LEONARDO da Vinci
Italian High Renaissance Painter and Inventor, 1452-1519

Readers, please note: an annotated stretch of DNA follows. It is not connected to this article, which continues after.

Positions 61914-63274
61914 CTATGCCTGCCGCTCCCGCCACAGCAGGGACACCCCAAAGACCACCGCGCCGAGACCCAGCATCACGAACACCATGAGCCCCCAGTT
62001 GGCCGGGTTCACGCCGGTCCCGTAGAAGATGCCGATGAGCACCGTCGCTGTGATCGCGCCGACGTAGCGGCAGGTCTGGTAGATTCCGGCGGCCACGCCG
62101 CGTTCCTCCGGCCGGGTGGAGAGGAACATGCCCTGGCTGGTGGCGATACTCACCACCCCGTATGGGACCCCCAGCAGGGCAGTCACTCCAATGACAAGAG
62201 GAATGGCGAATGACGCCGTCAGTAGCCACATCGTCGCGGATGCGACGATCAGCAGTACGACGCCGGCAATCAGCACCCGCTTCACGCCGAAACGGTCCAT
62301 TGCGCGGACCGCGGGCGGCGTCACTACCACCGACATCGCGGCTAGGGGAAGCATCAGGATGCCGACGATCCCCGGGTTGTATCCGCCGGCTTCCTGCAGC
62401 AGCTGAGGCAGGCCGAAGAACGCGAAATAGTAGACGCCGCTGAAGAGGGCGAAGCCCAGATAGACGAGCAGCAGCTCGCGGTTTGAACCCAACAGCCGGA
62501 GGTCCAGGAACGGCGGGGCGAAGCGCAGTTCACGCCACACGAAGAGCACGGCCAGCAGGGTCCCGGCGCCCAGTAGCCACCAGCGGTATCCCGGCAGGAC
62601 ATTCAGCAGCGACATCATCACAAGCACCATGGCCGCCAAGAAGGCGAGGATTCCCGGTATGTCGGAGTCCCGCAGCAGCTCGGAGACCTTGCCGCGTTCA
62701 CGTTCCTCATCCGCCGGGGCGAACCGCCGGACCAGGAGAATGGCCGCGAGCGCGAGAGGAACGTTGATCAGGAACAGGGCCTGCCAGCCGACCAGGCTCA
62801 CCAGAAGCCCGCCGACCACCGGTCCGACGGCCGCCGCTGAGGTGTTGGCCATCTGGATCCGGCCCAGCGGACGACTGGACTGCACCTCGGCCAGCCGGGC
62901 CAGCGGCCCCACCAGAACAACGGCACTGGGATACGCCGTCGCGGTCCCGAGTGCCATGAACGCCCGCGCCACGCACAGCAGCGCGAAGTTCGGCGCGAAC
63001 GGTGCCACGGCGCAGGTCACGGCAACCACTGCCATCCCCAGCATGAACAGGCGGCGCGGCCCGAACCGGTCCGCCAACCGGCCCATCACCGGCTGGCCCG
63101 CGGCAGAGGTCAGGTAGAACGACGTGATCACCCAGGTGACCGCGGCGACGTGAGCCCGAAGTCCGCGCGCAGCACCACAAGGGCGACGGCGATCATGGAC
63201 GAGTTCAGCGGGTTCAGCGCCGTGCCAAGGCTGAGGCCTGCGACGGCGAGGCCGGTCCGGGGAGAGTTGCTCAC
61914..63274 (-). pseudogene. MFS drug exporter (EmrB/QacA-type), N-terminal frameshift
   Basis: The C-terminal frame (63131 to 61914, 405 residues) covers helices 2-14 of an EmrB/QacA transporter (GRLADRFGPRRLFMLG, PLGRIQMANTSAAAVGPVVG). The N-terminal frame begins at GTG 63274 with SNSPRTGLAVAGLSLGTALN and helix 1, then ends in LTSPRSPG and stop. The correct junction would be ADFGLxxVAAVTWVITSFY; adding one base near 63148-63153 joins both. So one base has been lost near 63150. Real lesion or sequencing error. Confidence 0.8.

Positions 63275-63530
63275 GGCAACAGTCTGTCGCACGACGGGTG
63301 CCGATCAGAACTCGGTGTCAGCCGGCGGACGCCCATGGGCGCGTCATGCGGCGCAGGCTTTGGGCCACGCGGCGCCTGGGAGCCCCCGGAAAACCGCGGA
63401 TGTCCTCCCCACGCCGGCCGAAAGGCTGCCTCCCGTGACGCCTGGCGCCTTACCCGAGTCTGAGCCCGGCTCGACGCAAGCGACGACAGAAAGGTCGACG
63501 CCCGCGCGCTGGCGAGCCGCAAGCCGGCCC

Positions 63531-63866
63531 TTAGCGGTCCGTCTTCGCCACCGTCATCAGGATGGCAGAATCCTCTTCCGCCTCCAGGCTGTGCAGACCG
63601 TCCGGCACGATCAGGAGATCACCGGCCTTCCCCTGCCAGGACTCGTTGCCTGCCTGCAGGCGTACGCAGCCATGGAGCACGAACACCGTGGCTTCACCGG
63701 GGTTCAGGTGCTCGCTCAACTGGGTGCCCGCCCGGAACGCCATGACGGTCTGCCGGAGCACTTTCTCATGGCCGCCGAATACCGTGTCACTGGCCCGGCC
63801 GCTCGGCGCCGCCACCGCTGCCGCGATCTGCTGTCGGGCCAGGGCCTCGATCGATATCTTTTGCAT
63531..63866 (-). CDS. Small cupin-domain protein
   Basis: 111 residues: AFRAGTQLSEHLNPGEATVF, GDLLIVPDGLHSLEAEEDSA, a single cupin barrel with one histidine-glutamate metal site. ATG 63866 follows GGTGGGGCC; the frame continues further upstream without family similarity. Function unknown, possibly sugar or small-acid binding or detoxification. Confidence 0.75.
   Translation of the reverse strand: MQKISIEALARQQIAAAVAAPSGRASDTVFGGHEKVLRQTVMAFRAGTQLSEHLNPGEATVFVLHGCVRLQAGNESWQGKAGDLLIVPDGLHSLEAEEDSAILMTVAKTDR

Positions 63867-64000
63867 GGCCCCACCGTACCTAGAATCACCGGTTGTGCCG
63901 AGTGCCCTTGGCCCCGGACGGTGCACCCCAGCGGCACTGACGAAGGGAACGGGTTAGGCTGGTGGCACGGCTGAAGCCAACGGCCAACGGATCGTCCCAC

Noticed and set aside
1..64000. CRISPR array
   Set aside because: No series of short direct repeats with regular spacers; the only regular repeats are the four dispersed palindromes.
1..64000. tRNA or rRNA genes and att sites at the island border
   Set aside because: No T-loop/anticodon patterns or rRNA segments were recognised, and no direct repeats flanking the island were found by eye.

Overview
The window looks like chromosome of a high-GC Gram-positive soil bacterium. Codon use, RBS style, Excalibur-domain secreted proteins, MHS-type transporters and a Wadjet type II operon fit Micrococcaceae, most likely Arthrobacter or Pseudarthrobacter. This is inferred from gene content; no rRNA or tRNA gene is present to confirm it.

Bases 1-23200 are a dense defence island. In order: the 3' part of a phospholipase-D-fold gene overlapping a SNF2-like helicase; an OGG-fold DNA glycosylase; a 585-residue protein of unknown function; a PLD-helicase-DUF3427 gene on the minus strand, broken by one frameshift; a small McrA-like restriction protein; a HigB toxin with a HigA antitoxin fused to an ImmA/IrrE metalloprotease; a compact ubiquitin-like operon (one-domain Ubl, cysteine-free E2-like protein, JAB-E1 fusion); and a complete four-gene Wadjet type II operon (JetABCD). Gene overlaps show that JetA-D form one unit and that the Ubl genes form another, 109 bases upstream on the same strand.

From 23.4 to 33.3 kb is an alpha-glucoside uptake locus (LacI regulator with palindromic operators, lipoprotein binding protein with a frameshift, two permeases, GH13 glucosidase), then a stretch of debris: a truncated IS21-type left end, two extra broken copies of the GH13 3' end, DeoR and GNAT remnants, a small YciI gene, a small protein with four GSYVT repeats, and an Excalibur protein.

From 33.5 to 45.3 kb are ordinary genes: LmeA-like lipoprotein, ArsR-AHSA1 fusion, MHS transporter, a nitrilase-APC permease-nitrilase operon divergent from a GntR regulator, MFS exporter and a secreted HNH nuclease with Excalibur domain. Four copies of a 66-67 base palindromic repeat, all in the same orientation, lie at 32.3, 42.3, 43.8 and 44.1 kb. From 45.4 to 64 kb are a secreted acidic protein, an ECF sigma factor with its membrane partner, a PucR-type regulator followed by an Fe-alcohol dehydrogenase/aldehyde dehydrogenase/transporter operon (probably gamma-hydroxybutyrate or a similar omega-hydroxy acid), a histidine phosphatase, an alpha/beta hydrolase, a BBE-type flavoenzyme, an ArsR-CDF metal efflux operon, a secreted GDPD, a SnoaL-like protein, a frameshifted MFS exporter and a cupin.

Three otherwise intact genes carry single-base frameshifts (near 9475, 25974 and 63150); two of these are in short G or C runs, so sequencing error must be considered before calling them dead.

Italian High Renaissance Painter and Inventor, 1452-1519 Florentine Renaissance man, genius, artist in all media, architect, military engineer. Possibly the most brilliantly creative man in European history, he advertised himself, first of all, as a military engineer. In a famous letter dated about 1481 to Ludovico Sforza, of which a copy survives in the Codice Atlantico in Milan, Leonardo asks for employment in that capacity. He had plans for bridges, very light and strong, and plans for destroying those of the enemy. He knew how to cut off water to besieged fortifications, and how to construct bridges, mantlets, scaling ladders, and other instruments. He designed cannon, very convenient and easy of transport, designed to fire small stones, almost in the manner of hail??grape- or case-shot (see ammunition, artillery). He offered cannon of very beautiful and useful shapes, quite different from those in common use and, where it is not possible to employ cannon ?? catapults, mangonels and trabocchi and other engines of wonderful efficacy not in general use. And he said he made armoured cars, safe and unassailable, which will enter the serried ranks of the enemy with their artillery ?? and behind them the infantry will be able to follow quite unharmed, and without any opposition. He also offered to design ships which can resist the fire of all the heaviest cannon, and powder and smoke. The large number of surviving drawings and notes on military art show that Leonardo claims were not without foundation, although most date from after the Sforza letter. Most of the drawings, including giant crossbows (see bows), appear to be improvements on existing machines rather than new inventions. One exception is the drawing of a tank dating from 1485-8 now in the British Museum??a flattened cone, propelled from inside by crankshafts, firing guns. Another design in the British Museum, for a machine with scythes revolving in the horizontal plane, dismembering bodies as it goes, is gruesomely fanciful. Most of the other drawings are in the Codice Atlantico in Milan but some are in the Royal Libraries at Windsor and Turin, in Venice, or the Louvre and the École des Beaux Arts in Paris. Two ingenious machines for continuously firing arrows, machine-gun style, powered by a treadmill are shown in the Codice Atlantico. A number of other sketches of bridges, water pumps, and canals could be for military or civil purposes: dual use technology. Leonardo lived at a time when the first artillery fortifications were appearing and the Codice Atlantico contains sketches of ingenious fortifications combining bastions, round towers, and truncated cones. Models constructed from the drawings and photographed in Calvi works reveal forts which would have looked strikingly modern in the 19th century, and might even feature in science fiction films today. On 18 August 1502 Cesare Borgia appointed Leonardo as his Military Engineer General, although no known building by Leonardo exists. Leonardo was also fascinated by flight. Thirteen pages with drawings for man-powered aeroplanes survive and there is one design for a helicoidal helicopter. Leonardo later realized the inadequacy of the power a man could generate and turned his attention to aerofoils. Had his enormous abilities been concentrated on one thing, he might have invented the modern glider. Related Paintings of LEONARDO da Vinci :. | Study fur the Trivulzio-monument | The muscles of Thorax and shoulders in a lebnden person | Madonna and Child with a Pomegranate et | Annunciation (detail) fg47 | The Annunciation |